Members of What.cd were plunged into sadness Thursday following its sudden closure, believed to be at the hands of a French law enforcement agency, bringing to end a nine-year run as the premier pirated music community online. The website, which was founded in October 2007, allowed members to swap music files with one another using the BitTorrent protocol long before services like Spotify introduced the world to the concept of a virtually bottomless, on-demand streaming music library.
"This is as heartbreaking for us as it is for the rest of the users," a What.cd administrator told me in an online chat. The administrator, who wished to remain anonymous, made it clear that What.cd as we know it—or knew it, rather—will not be coming back. "What.cd is simply gone," the administrator added.
A message on the What.cd homepage now reads: "So long, and thanks for all the fish."
Were you a member of What.cd? Would you like to share what made the site so special to you? Then feel free to email me at firstname.lastname@example.org or contact me via Twitter (my DMs are open).
What.cd launched in October 2007 shortly after the closure of Oink's Pink Palace, a similar online music community where users swapped music also using the BitTorrent protocol. The site's had analagous visions for what an online music community should look like: users had to be invited by an existing member to gain access, and then had to maintain a strictly enforced ratio of uploaded data to downloaded data in an effort to prevent "leeching," or the practice of downloading files without uploading files in return.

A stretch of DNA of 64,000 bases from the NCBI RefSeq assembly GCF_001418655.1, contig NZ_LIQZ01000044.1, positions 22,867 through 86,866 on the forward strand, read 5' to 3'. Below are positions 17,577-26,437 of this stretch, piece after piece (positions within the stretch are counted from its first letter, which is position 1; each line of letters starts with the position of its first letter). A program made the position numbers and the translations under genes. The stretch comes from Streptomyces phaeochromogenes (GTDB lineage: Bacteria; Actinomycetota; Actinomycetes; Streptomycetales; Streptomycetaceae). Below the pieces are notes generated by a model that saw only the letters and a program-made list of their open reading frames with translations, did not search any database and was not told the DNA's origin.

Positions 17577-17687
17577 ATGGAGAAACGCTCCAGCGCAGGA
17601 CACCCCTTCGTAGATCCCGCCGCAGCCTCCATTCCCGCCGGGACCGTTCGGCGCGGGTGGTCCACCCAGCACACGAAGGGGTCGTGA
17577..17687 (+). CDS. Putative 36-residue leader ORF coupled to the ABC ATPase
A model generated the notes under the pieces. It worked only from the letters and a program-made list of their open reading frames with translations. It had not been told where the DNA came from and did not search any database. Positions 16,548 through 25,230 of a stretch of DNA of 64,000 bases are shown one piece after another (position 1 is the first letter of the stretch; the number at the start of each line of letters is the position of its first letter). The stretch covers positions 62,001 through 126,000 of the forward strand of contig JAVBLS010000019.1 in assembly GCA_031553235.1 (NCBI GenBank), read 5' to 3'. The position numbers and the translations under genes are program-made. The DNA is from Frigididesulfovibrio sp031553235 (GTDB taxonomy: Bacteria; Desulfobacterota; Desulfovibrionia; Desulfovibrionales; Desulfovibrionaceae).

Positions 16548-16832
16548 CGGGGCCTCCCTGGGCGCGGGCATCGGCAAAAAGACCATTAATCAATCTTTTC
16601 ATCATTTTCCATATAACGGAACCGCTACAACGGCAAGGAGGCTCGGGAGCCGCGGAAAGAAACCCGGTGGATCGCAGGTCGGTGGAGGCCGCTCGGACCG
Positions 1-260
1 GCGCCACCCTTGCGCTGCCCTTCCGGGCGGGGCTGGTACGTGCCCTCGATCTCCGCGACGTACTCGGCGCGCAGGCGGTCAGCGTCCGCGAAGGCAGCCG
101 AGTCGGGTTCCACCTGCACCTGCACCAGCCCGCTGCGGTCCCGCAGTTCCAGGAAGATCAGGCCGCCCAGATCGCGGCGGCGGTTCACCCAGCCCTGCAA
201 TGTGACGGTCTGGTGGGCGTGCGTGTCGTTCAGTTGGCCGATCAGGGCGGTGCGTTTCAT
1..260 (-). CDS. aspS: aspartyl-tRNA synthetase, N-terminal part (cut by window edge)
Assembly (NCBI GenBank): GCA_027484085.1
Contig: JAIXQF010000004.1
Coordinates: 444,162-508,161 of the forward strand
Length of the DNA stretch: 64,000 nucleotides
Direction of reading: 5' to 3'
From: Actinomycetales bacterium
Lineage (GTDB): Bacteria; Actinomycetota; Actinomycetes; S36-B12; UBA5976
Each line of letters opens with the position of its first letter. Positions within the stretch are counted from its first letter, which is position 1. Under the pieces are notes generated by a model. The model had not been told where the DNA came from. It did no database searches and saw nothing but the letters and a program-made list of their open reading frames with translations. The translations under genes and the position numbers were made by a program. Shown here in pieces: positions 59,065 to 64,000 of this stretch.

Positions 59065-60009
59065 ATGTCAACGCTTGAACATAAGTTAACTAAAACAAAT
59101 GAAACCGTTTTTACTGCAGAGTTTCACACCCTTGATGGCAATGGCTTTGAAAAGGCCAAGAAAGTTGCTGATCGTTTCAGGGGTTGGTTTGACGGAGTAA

"What.cd was the Library of Alexandria of music," a former member who wised to remain anonymous told me, "and it was just burned down by a bunch of fanatics terrified of the knowledge contained within its hallowed halls."
In February 2016 What.cd noted that more than 1 million unique "music releases" had been uploaded to the site. The site's administrator estimated that it had 480,000 registered members in total, but that only around 150,000 were active users whose accounts were in good standing.
The administrator, who declined to reveal where the site's servers were located, claimed that members of the site should not worry about their data falling into the hands of law enforcement because all potentially "dangerous" data, like user names or torrent data, is now "gone."
"We'd like to thank [the members] for all the wonderful work they did to make this place what it was, and we're sad we had to part on these terms," the administrator said, adding that former members shouldn't expect to hear much from the team in the future. "We'll be off the radar for the time being," he said. "I hope."
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